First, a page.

What is a Soft Fork?

The term “fork” sooner or later gets in your way in the crypto-world. There are “hard” and “soft” forks – but what exactly is that?

We learned that hard forks are “non-backward compatible changes in the consensus rules”. The participants of a hard fork have to actively update their software in order to participate in the new rules.

In contrast, a soft fork does not require explicit approval. A soft fork – simply speaking – is a backwards-compatible change in consensus rules. What does it mean exactly?

Vegetarian to Vegan = Soft Fork

Let’s clarify this definition with our previous example – the vegetarian group. The consensus rule is quite simple: “We do not eat meat”. Now part of the group is changing their minds and wants to live vegan, which means they’re missing out on certain vegetarian products. The rules become stricter. From a vegetarian perspective, vegans still follow the rule of not eating meat. In other words, vegans can still exist in the consensus system of vegetarians – all vegan foods are also allowed for vegetarians. That means the change from vegetarian to vegan is backward compatible. In contrast, meat eaters can not exist in the vegetarian consensus system.

A soft fork shares the same blockchain

While a hard fork splits the blockchain, a soft fork uses the same blockchain as the “old system.” This also means that users do not have to upgrade their software. In most cases, the changes made to a soft fork do provide extensions to the network, but it’s up to the participants to actually make use of those changes. Who wants to use the innovation, gives its approval – as with the Hard Fork – in the form of an updated software.

Because the blockchain does not fork at a soft fork (but only gets one level to it), there are no duplicate coins here either.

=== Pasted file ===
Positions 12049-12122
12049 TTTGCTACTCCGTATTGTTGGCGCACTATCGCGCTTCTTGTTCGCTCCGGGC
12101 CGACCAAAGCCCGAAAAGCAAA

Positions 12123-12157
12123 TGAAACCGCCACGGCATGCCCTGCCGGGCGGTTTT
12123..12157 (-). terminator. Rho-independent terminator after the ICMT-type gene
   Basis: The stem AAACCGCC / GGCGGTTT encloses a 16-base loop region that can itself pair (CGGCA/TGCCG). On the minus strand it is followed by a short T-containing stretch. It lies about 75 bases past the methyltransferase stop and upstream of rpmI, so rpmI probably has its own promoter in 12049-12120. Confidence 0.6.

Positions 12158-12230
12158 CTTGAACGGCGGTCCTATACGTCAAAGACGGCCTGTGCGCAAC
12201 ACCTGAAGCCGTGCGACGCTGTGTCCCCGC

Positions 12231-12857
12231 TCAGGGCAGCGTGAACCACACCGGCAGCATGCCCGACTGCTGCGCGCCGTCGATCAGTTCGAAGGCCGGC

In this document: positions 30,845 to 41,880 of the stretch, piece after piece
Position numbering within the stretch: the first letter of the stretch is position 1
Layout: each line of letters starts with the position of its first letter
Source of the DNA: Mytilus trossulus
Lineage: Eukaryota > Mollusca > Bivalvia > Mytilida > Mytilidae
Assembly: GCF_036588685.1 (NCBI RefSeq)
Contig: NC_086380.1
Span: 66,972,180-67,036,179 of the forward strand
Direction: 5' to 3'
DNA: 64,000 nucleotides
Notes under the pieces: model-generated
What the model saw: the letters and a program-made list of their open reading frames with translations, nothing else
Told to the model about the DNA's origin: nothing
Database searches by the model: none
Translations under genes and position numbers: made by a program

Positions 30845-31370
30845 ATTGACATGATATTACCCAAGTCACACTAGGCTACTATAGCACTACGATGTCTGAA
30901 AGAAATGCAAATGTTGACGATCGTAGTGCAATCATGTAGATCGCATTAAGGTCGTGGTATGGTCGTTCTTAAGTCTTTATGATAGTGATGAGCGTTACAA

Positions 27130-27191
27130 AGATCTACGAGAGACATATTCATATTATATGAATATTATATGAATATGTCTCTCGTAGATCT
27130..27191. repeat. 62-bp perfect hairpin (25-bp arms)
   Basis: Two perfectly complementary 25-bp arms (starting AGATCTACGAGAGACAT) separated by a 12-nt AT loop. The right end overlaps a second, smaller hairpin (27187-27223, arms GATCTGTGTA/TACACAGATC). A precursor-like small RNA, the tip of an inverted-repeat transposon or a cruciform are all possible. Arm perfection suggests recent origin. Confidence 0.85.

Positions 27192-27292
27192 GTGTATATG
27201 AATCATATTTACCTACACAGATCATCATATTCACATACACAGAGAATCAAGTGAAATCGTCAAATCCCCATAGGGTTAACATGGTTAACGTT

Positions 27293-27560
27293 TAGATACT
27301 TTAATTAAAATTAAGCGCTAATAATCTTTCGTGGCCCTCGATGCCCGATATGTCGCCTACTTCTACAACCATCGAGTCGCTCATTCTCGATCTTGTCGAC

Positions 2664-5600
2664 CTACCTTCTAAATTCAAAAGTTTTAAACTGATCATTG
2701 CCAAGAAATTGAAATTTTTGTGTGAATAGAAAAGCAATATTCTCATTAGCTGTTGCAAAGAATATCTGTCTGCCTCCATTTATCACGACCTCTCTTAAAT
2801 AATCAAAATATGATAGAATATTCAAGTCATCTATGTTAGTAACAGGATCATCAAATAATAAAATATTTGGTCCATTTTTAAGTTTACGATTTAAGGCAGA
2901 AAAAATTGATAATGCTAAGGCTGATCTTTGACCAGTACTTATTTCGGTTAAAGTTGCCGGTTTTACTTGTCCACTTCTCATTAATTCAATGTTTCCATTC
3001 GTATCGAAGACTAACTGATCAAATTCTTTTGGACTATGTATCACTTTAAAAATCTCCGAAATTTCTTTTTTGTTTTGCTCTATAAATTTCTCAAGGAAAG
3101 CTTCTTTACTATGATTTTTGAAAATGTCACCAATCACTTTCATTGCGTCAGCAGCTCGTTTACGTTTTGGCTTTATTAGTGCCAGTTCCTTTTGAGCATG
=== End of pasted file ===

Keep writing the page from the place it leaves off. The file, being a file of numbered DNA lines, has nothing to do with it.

Well-known example of soft fork

In 2017, the Bitcoin network experienced a Soft Fork – Segregated Witness (short: SegWit). SegWit closed a gap in Bitcoin – the Transaction Malleability. Among other things, this enabled the implementation of so-called second-layer technology (the Lightning network).

SegWit stores the signatures (witnesses) of the transactions – that is, the part of a transaction that verifies that the sender has the money – no longer in the block body, but separately (segregated). A transaction in SegWit is therefore smaller – and therefore cheaper.

All Bitcoin network subscribers who have not upgraded to SegWit can still participate in the consensus and verify blocks. This makes SegWit backwards compatible; a prime example of a soft fork.

The hard and the soft fork

Vegetarians can also eat vegan food – but meat requires a hard fork of consensus.

To understand Hard Forks and Soft Forks, we remember:

“In a Hard Fork, something previously illegal is allowed.”

“In a soft fork, something previously permitted is forbidden.”

Hard is the fork, if it requires explicit consent – otherwise you live in a parallel universe. Soft is the fork when participation is optional.

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